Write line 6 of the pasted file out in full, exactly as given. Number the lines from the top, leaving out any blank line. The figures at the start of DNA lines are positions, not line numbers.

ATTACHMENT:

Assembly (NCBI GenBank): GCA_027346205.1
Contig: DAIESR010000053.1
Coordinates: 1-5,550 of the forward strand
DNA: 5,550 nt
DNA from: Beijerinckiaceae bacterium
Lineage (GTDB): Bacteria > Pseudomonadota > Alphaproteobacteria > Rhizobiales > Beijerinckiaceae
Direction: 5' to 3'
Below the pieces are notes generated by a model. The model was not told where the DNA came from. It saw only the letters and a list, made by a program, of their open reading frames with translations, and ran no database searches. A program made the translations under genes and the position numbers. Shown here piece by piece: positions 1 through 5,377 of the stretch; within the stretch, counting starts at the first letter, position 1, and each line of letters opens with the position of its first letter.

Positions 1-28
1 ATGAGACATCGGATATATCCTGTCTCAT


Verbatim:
Lineage (GTDB): Bacteria > Pseudomonadota > Alphaproteobacteria > Rhizobiales > Beijerinckiaceae